We had no agenda on Monday morning so we visited St. Joseph's Oratory. The Oratory is the focal point of the Montreal skyline. It is a massive structure that houses the Crypt Church and Basilica. From floor to ceiling the Basilica alone is 235 ft. The site was founded in 1904 by Saint Brother Andre who came to be revered in Montreal because of his compassion for the afflicted. Offering prayers for them to Saint Joseph and anointing them with oil, hundreds of people in Montreal claim to have been healed through the prayers of Brother Andre. Today, in the votive chapel hang hundreds of canes and crutches bearing testimony to the miracle healings associated with Saint Brother Andre. Many worshipers come to the Oratory by climbing to its doorstep, up 99 wooden stairs on their knees. When he died in 1937 Brother Andre's body was interred in a tomb within the Oratory, but his heart was removed and is now displayed as a relic in an upper chamber.

Montreal is a post-Christian, post-modern culture. In the 1960's the people of Quebec found reason to distrust the church and to cast off religion. One generation removed from the revolution, Montreal is a thoroughly secular city with very few churches and with its once vibrant Catholic cathedrals now merely memorials to the way things used to be. Spiritually, Quebec is darkness. Very few people get married here. There is very little remnant of family. The suicide rate is high. Drugs and alcohol are rampant amongst the province's youth. There is an inherit distrust of religion here, to the point that many of the sacred tenants of the Catholic Church are now considered profanity. Of the more than 7 million people in Quebec, less than 70,000 claim any level of affiliation with the gospel. Quebec is home to the largest unreached people group in North America.

On Monday night we attended a historic meeting. It was the first time that all of the missionaries, pastors and church planters in Quebec were gathered into one room. Along with them were 19 Americans who represented potential partnerships for these planters. Jacques Avakian, the coordinator for this area expected 50 people at the meeting, there were 114. The room became Tim Hortons, a microcosm of the city, yet instead of darkness there was light. There were Hatians, French speaking Quebecois, English speaking Quebecers, Africans, Arabs, Romanians, Mexicans, Koreans, and Americans. Quebec has become a melting pot of culture. God has brought the nations to Quebec (Acts 17:26) and He has stirred the hearts of His people and sent them here to reach the nations with the Gospel.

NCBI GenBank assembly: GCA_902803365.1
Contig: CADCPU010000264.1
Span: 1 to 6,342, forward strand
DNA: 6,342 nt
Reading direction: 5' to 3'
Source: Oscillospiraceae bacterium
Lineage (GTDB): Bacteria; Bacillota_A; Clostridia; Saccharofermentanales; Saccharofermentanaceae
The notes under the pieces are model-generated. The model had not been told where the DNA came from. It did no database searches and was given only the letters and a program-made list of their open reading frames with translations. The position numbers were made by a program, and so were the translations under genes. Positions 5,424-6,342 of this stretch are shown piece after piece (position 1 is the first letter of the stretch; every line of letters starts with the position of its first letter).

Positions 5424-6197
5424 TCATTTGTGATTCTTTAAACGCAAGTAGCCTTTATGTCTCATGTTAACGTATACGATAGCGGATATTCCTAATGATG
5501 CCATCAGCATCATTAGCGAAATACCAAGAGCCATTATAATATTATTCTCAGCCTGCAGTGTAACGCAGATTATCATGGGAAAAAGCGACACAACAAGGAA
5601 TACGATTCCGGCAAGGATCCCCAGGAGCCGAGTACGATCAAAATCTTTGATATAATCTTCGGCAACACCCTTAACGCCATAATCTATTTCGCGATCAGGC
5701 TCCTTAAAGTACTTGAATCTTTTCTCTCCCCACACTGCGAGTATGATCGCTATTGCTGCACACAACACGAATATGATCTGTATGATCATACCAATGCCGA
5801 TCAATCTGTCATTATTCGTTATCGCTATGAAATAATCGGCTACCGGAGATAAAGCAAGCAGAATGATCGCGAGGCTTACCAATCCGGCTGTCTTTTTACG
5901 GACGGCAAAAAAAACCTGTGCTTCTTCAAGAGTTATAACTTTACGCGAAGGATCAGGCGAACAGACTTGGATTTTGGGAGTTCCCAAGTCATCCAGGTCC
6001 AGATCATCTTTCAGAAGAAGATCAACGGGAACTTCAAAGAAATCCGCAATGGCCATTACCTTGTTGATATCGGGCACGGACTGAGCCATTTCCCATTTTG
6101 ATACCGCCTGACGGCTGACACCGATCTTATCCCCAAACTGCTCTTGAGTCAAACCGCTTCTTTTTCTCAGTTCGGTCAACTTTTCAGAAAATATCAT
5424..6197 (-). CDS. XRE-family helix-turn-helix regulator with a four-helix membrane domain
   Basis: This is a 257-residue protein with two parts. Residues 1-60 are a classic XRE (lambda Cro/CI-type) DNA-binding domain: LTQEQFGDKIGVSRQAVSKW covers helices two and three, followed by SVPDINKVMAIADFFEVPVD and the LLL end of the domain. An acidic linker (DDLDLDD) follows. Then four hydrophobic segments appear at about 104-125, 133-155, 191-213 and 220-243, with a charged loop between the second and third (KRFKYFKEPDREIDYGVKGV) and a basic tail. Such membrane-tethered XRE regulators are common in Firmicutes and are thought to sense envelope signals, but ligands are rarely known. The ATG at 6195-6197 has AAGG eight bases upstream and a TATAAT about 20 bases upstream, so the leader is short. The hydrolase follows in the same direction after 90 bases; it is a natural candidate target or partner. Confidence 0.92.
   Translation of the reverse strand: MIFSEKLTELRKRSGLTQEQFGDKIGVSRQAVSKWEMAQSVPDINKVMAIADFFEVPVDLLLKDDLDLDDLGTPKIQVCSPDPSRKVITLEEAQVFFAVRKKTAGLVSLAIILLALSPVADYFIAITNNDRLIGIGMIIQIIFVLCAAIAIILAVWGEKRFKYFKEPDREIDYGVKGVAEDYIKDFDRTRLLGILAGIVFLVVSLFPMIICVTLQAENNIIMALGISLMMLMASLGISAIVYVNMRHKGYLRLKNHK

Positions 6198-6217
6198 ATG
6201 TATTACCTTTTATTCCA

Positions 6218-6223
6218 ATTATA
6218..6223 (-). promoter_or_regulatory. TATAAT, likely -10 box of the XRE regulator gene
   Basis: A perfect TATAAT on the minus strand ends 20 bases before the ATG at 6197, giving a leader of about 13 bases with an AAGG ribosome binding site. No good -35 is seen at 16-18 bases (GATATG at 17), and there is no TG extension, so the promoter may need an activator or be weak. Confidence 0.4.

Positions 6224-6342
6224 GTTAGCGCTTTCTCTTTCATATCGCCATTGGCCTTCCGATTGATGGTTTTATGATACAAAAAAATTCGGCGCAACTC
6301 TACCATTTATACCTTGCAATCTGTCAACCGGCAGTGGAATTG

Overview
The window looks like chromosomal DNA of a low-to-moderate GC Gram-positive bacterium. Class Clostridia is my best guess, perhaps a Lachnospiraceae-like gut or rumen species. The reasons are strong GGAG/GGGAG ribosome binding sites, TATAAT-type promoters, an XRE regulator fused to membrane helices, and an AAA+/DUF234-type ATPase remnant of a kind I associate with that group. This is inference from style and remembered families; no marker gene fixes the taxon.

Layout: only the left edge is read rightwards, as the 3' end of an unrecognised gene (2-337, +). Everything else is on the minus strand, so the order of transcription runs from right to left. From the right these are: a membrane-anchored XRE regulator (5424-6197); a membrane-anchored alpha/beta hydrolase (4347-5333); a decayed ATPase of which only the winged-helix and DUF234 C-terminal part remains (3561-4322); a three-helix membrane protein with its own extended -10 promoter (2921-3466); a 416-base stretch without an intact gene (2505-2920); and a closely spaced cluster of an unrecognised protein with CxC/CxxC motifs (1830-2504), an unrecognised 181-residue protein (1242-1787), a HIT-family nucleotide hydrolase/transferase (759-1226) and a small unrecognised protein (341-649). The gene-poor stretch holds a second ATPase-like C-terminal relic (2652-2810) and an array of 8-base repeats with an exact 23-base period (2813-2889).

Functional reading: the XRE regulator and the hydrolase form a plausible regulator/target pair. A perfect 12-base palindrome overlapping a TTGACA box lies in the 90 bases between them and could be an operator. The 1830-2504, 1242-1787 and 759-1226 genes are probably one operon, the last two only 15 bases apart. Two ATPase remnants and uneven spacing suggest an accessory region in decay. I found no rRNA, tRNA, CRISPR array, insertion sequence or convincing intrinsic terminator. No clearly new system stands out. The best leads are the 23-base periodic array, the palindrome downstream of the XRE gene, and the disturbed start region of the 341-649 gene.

Before the representative from the Canadian Baptist Convention spoke, we sang. The songs moved seamlessly from verse to verse from French to English. All of the songs had the concern that the nations rise up and praise the name of Jesus. The room was no longer a microcosm of Montreal at Tim Hortons, it was a first fruit of the eternal Kingdom of God in a rented hotel banquet hall.

The message of the evening was that those who are here, the planters, pastors, partners, and missionaries are relatively few, but they are pioneers. In only a few days I have seen their challenge and felt their struggle. To bring only a few people to Christ in Quebec will take years. It will not be easy. Saint Andre's heart on display is a Catholic relic that serves as a strange reminder of what has become of Quebec, and also a summons of what it could be. In the '60's, Quebec lost its soul. Now it is in desperate need of men and women with the mind of Christ and a Kingdom heart who will enter the darkness and bring the gospel to Quebec.


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